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Large-cap returns outpace small caps

Nicki Bourlioufas  |  06 Oct 2020Text size  Decrease  Increase  |  
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The returns on large Australian companies have beaten small caps over the long term, contrary to popular belief that small companies offer the best gains, with mining stocks dragging down the small cap index.

However, investors should maintain some exposure to small companies to capture their upside, fund managers say.

Traditionally, it is believed that small caps, although riskier, outperform large caps because they are growing faster, which consequently rewards investors. This thesis is borne out in research from famed academics Eugene Fama, Kenneth French and many others.

But in Australia, that doesn’t hold true of the market benchmarks for small-cap and large-cap companies. The total returns on the S&P/ASX 50 over 10 years to 1 October 2020 are 2.15 per cent a year, while the ASX 200 returned 2.5 per cent. In contrast, the S&P/ASX Small Ordinaries averaged an annual total return of just 0.5 per cent over 10 years, barely making a gain.

Research from fund manager Schroders backs these findings. Their research paper, Investing in Australian Small Cap Equities – There’s a better way finds that the ASX Small Ords index has delivered less return and more risk than large-cap stocks, which is an anomaly when compared with global small-cap markets. 

“This is largely due to the construction methodology (and thus the constituents) of the index,” the paper finds.

“Large-cap stocks have had better earnings growth historically than small-cap stocks, no doubt partly due to the way poor quality index constituents are included.”

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The Schroders’ paper points to non-revenue generating mining companies being included in the Small Ords index, representing a drag.

Performance of small caps during market corrections and recovery periods


a chart showing large caps v small caps

Dates: Dot-com crisis: 3/10/2000 to 10/9/2002. 2008 Financial Crisis: 10/31/2007 to 3/9/2009. Ebola: 7/3/2014 to 10/13/2014. Covid-19: 1/5/2020
Data from 3/10/2000 to 6/30/2020. Cumulative returns in USD. Past performance no guarantee of future results. Source: Bloomberg.

Ian Carmichael, partner and portfolio manager at Fairlight Asset Management, agrees. He says the underperformance in the Small Ordinaries Index versus the ASX 20 or ASX 50 is a result of the composition of the Small Ordinaries, which has a large allocation to mining stocks, which typically fail to earn their cost of capital over the cycle and represent a drag on total index returns. Offshore small-cap indices are much higher quality than the Australian small-cap index, given the absence of mining stocks.

“This phenomenon only exists in markets which have a poorly diversified small-cap market,” says Carmichael.

“Most offshore markets have healthy exposures to industries that have traditionally delivered the best returning companies: healthcare, technology, industrials and consumer.

“Australian small-cap managers are given a free kick by simply not investing in mining stocks. This decision alone is worth a few percentage points of alpha a year.”

According to Schroders, at an index level, it has made little sense to own the small-cap index relative to the large-cap index over any reasonable time frame, once the risk of small caps being consistently 25 per cent higher than that of large caps since the GFC is considered.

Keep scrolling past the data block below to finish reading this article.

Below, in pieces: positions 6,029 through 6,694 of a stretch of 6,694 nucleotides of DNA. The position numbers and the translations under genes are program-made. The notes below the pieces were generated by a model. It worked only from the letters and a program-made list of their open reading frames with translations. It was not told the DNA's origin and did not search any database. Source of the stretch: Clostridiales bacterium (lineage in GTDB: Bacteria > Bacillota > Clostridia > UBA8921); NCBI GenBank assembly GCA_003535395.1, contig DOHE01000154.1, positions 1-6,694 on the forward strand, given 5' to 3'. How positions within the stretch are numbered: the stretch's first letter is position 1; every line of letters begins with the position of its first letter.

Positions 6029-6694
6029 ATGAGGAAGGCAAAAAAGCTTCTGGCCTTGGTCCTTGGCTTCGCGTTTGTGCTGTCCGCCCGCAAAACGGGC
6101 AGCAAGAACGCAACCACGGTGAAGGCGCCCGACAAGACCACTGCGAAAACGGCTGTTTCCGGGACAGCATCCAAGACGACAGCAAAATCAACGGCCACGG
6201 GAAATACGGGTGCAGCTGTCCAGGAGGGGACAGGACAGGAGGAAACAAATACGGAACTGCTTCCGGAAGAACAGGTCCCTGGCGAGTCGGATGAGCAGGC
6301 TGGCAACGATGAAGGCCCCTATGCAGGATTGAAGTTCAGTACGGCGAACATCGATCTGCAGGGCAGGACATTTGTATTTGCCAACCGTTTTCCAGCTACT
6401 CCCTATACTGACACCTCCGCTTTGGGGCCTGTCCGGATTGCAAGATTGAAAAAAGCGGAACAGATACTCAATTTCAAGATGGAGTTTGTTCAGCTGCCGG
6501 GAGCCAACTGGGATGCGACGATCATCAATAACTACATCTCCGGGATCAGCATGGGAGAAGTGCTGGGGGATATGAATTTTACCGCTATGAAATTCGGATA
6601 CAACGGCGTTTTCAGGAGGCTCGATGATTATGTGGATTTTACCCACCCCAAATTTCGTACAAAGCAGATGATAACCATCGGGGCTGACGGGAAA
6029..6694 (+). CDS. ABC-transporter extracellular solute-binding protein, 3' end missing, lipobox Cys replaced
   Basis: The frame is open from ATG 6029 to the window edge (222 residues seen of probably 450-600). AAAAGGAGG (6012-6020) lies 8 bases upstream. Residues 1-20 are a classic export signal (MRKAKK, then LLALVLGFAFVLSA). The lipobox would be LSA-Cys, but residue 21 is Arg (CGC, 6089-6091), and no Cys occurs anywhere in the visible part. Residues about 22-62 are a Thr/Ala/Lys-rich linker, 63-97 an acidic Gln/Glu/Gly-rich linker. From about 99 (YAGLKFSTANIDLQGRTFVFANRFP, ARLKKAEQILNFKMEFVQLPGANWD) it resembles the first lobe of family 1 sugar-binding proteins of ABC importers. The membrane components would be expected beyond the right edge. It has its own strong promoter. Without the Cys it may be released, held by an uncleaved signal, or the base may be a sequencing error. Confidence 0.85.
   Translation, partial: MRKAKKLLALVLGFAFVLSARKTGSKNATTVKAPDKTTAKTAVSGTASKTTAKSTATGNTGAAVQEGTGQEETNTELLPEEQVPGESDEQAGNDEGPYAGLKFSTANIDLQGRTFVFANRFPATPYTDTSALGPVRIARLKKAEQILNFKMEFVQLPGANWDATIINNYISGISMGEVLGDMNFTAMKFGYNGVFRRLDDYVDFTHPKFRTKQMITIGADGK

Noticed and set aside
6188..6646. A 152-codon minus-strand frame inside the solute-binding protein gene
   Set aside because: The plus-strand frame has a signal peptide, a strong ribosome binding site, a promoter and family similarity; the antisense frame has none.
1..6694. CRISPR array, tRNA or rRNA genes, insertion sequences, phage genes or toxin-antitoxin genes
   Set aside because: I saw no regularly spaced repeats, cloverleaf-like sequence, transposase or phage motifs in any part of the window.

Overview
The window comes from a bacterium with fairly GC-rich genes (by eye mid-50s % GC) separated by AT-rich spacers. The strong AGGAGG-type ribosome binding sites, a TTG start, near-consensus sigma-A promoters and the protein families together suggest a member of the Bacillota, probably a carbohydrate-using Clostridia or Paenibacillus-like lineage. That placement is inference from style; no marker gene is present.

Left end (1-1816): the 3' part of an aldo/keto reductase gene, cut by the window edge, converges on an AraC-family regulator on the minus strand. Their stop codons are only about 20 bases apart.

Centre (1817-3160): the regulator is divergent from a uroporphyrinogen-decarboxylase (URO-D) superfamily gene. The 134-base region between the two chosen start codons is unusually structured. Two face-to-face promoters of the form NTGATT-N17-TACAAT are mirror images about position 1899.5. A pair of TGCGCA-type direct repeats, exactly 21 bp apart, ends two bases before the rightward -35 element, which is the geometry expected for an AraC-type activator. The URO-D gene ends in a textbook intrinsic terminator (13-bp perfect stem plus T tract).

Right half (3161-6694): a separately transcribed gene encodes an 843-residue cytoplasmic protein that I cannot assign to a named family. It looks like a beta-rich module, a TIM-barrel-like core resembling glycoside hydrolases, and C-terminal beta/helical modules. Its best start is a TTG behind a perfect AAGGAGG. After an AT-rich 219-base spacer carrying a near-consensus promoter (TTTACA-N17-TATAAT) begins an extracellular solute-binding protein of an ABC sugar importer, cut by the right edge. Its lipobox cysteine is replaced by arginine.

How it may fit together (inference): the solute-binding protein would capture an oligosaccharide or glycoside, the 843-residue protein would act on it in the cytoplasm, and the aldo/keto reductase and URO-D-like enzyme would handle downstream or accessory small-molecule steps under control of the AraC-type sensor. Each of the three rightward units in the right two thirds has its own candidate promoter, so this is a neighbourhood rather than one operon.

“While many investors in Australia take a decision to go structurally overweight small-cap stocks given the sector and stock concentration in the large-cap index, our analysis suggests that a separate allocation to small caps isn’t necessarily the best or most cost effective way to achieve this.”

However, with an active approach, investors can potentially boost small-cap returns, which can be much higher growth than large caps, as the companies are still maturing, according to fund managers.

“Small companies have longer growth runways, are often acquired by large companies, and are less covered by analysts so offer greater opportunity for mispricing,” says Fairlight’s Carmichael.

He manages the Fairlight Global Small and Mid Cap Fund, which does not invest in certain sectors of the small-cap market, including cyclical business (commodities and mining) and interest rate sensitive businesses (banks and utilities). The fund has outperformed its benchmark, the MSCI World Small & Mid Cap Index, by 11.4 per cent a year since inception in November 2018.

Trevor Gurwich, a senior portfolio manager at American Century Investments, says an active approach to an inefficient asset class like global small caps can translate into greater potential returns for investors versus the more efficient large cap asset class. It has the potential to enhance returns and lower overall risk, due to low correlations with Australian and global large caps.

“An allocation to global small caps allows access to a much larger universe of stocks and substantially different sector exposures compared to Australian and global large caps. That divergent sector exposure leads to lower correlations,” he says.

“The current market environment may favour global small caps versus large caps as small caps tend to lead the markets during periods of economic recoveries,” he says, pointing to the chart below.

“Valuations also look attractive for small caps relative to large caps. Additionally, small caps tend to outperform when interest rates are rising or normalising and credit risks are falling for small caps, typical in periods of economic recovery. This aligns with performance patterns between large and small over the past 20 years,” says Gurwich.

is a Morningstar contributor.

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